There are people in Britain's old mining villages or around Wapping in east London who are still not on speaking terms because they were on opposite sides of the bitter industrial conflicts of the 1980s. The resentment that strikers felt against workers who crossed the picket lines has endured for a generation.
Because of the huge numbers who are being called out in the next wave of strikes, it is almost inevitable that there will be strike breakers again – and their numbers are likely to go up rather than down if the dispute drags on. Occasionally, companies may boost the numbers of strike breakers by bringing in temporary workers – as during the Royal Mail dispute in 2009.
Strike breakers collect their pay while those on the picket line sacrifice theirs. And if the union representing the workers succeeds in wringing concessions from employers, the strike breakers pick up the benefits in the same way as the strikers. It is not surprising that they are resented.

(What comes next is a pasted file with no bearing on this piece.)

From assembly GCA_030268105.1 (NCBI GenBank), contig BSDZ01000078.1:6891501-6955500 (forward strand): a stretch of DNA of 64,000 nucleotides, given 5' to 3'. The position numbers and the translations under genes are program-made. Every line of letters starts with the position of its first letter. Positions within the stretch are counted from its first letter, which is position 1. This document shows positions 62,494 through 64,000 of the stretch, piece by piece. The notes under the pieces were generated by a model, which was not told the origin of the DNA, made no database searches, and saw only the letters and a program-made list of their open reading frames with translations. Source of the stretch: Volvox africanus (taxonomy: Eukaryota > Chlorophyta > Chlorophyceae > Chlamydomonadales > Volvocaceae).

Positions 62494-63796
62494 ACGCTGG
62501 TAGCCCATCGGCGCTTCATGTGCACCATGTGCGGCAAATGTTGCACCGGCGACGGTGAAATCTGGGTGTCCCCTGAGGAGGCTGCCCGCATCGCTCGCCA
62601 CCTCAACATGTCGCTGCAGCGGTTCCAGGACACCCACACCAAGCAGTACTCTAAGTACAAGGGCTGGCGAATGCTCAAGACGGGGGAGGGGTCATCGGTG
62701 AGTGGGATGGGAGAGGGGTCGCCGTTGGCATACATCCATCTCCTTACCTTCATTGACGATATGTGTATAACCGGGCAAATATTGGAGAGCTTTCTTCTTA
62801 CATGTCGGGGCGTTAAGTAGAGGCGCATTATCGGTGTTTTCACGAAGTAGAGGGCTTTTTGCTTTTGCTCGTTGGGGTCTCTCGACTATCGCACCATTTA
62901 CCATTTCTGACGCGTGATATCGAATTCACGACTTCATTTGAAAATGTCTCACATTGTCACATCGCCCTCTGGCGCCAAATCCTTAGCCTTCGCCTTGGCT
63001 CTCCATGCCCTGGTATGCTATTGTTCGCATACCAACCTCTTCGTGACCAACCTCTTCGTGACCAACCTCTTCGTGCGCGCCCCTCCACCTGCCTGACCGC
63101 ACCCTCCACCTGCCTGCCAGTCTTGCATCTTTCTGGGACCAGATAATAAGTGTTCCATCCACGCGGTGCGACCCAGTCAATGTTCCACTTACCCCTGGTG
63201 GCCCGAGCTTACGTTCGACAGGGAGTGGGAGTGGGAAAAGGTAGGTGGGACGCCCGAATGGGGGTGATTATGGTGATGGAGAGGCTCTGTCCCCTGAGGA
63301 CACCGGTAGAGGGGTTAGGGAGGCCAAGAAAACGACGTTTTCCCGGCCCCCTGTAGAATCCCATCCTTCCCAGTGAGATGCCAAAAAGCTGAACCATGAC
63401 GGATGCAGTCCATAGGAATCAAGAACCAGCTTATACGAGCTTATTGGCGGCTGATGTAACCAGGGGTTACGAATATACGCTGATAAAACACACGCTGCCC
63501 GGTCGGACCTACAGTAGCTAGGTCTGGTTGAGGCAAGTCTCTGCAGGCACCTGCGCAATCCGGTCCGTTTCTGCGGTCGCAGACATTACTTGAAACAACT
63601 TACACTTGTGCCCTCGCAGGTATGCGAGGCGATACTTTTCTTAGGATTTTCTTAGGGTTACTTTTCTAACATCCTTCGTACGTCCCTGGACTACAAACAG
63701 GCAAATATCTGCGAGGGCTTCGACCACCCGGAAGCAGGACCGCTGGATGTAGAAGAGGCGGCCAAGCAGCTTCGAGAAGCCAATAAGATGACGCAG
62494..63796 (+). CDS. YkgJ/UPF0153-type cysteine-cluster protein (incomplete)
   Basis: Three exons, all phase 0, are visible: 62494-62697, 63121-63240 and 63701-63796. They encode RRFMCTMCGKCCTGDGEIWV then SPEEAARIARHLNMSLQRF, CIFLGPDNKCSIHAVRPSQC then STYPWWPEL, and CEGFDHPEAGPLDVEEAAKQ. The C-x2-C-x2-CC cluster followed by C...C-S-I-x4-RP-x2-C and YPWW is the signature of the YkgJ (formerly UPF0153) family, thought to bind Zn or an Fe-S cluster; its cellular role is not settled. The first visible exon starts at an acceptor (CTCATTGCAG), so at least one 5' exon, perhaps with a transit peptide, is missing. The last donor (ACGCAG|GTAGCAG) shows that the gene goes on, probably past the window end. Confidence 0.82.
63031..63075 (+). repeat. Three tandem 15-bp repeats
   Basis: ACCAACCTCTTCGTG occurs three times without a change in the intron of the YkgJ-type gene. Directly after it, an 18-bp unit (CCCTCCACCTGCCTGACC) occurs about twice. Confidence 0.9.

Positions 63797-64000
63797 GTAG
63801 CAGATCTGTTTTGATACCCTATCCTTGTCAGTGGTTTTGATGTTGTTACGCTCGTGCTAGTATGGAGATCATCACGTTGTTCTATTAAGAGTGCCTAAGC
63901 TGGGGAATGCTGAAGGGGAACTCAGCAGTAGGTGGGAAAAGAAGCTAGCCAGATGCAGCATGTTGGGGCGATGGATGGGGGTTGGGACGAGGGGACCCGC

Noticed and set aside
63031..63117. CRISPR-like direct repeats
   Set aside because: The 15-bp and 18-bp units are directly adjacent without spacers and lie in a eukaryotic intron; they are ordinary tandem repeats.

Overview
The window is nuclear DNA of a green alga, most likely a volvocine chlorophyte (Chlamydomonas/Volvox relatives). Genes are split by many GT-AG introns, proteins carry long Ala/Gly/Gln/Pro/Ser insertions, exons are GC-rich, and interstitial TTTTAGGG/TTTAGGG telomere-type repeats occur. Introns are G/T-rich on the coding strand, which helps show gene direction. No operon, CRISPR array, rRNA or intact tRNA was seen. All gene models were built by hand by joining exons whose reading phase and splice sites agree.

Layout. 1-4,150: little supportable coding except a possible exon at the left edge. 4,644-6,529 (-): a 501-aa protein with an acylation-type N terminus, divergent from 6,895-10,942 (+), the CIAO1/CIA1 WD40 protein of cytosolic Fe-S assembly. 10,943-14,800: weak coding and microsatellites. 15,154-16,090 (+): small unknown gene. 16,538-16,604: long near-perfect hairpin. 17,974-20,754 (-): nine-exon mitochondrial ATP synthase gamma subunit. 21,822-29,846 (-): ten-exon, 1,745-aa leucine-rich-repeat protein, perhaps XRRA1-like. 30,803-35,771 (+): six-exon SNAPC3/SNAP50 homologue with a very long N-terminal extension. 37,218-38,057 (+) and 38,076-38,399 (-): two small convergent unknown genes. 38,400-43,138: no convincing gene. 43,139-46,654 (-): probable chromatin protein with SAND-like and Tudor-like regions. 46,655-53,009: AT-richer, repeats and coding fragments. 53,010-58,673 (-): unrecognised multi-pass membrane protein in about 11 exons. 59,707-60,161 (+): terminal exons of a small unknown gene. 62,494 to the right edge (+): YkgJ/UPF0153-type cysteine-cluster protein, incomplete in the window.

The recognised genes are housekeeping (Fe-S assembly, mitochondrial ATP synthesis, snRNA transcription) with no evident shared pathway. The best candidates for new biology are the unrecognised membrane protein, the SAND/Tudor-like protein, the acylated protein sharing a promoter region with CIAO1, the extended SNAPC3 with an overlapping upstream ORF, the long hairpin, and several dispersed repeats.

But however great the ill feeling, they are not likely to experience the kind of intimidation that formed the dark side of disputes of the past. The law no longer permits mass pickets, which once made crossing the line a very daunting experience. And the communities in which today's public-sector workers live are not like the old pit villages, where all the neighbours knew who went on strike and who was a "scab". The unions will plead and cajole, but in the end no one will be forced to strike if they really object to it.
A Downing Street source said last night: "People have the right to strike, but they also have the right to work. If people want to work, they will have our full support."